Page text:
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Entering the political wilderness?

February 5, 2015

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Those who know me well know I am something of a political geek. For a long time now I’ve lectured my apolitical friends about the importance of getting involved, because I truly believe we get the politics we deserve. But the fact is, while I still believe this, I feel more and more dubious about channeling my commitment to being involved in politics into supporting a mainstream party.

Having attempted (and failed, by 100 bloody votes, since you asked) to get elected locally myself last year, I can’t shake the feeling that trying and succeeding to get elected has the massive downside of shriveling people up. Just look at the twitter feed of any political hopeful. Endless ‘selfies’ (“look, we’re really down with the kids!!”) on the campaign trail, RTs of party HQ messages, not a single personal view expressed at any cost (Jamie Reed MP, @jreedmp, may be an honourable exception to this). Beyond Twitter, and more significantly, I fear those people who are really serious about getting elected are forced (or choose??) to give up their opinions, their social lives and their family commitments.

The kind of blind promise you’re expected to give to your ‘tribe’ risks making our politicians brittle, bland robots, focused on their opponents in Westminster rather than on their constituents. We, the public, are treated to repeatedly parroted lines cooked up by youthful yet frazzled special advisors, in language that’s supposed to convey ‘I get it’ (Cameron’s ‘rolling up his sleeves’; Miliband’s dropped ‘t’s). And, as happened to Ed Balls the other night, these dessicated people are inevitably and constantly on the defensive, terrified that at any moment they might trip up and say something they shouldn’t, leading to a media frenzy whipped up by bored lobby journalists who get their kicks off making our MPs look opportunistic, jumped up and ideally corrupt.

Is this really what we want from our politics? In the past I might have asserted that however bad it is, any mast is better than no mast when it comes to pinning your colours (as an aside, check out this great site if you’re trying to work out where you stand). But as time goes on I find myself becoming more idealistic. It’s not just that I’d like a more functional way of doing politics: we need one urgently, unless we want the non-voters to become the biggest ‘party’ in town (only 41% of people say they would vote if there were a general election tomorrow, the lowest number ever recorded).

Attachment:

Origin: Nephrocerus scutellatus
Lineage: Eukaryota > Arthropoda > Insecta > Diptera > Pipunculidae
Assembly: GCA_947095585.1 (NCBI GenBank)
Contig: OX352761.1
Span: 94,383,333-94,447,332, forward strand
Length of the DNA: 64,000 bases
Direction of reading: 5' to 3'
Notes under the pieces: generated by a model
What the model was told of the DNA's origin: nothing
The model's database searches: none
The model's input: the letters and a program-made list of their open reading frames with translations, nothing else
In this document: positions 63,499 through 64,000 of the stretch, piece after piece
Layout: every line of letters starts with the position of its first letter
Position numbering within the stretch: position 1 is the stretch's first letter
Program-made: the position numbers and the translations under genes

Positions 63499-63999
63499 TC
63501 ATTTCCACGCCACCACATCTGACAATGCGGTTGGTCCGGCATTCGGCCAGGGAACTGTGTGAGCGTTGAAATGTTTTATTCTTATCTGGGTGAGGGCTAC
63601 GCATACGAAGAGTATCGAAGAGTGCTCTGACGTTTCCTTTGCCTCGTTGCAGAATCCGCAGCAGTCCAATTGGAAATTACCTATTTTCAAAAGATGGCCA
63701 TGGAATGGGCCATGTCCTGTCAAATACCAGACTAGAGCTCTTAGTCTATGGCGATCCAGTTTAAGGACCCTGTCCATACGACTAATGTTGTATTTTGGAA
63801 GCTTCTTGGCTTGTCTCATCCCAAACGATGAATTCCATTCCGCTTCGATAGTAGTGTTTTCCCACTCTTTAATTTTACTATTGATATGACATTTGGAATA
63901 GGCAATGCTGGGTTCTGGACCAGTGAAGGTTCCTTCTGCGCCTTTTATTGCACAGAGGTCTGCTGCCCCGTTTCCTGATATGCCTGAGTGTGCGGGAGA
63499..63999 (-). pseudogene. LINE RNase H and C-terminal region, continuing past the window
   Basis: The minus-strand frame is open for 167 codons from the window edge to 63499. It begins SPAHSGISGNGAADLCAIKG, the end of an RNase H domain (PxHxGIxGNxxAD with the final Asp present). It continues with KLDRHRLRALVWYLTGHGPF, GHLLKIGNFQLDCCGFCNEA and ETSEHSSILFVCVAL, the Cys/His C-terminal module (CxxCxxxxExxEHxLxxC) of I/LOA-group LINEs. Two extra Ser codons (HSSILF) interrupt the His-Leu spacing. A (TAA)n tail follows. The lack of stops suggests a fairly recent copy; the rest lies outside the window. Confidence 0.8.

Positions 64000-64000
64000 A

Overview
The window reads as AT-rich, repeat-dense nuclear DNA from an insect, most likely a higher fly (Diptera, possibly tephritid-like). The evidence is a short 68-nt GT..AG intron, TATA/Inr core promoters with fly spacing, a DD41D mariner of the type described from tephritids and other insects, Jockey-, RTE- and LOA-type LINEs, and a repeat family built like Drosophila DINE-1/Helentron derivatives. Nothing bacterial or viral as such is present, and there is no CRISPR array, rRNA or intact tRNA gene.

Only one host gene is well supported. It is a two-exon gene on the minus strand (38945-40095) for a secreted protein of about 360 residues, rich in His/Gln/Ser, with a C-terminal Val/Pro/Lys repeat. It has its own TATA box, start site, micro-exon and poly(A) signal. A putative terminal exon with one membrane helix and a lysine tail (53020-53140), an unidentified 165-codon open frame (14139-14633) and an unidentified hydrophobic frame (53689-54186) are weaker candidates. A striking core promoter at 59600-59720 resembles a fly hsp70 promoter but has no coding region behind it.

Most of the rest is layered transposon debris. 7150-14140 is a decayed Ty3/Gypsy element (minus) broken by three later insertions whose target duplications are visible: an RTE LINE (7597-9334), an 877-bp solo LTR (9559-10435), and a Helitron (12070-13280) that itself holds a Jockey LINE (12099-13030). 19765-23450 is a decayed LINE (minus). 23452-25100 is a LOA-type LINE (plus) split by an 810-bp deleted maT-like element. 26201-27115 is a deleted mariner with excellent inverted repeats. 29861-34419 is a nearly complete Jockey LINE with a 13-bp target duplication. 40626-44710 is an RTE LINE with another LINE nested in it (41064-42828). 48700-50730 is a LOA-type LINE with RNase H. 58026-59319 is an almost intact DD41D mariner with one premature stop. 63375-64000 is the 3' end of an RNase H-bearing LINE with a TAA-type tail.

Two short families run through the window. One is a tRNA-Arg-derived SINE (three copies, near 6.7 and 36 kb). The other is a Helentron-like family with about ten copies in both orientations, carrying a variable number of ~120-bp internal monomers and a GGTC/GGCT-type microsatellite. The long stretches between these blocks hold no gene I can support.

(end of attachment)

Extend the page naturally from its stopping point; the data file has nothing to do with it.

We need politicians who aren’t afraid to argue for their beliefs, and can do so publicly without fearing accusations of trying to oust their leader or split their party. We need politicians who are able to raise their families alongside their work without asking their partners to do more of that hard work than is fair. And we need politicians who inspire through their authenticity rather than revile through their predictable conformity to the ways of the political elite.

Anyway I can’t let this post just be a rant. So let me share two things that give me hope today.

First, the incredible surge in support we’re seeing for the Green Party. Anything that forces the Labour party to think long and hard about their radicalism and ambition gets my support. As George Monbiot argues so well here, we cannot create a successful alternative to mainstream politics until we are able to vote for it.

Second, and this really does excite me, is the creation of the Alternative Party by Uffe Elbaek. Uffe is an amazing guy, an idealist who had a go at ‘doing politics’ in a mainstream way in Denmark. This new border-crossing party is in part his response to that experience. I can only love a political party that puts this at the heart of their manifesto:

The Alternative is curiosity. About developing our local societies, cities and nations. We want to take back ownership of the economy and of democratic decisions. At our workplaces and in the places where we live our lives. Without losing the global vision for the responsibility for finding mutual solutions with our neighbours – including those who live on the other side of the world.

Which begs the question: how do I best apply my commitment to being politically engaged in this new world? It feels like it might be time to walk away from mainstream politics. I wonder all the time whether more direct forms of participation are now our best hope for knitting democracy back into our everyday lives. But is that really the right thing to do? And where do I go from here? Answers on a postcard please.

(if you’re interested, the T-shirt in the picture came from Cassie Robinson’s brilliant Civic Shop currently residing in Somerset House. Go and visit.)

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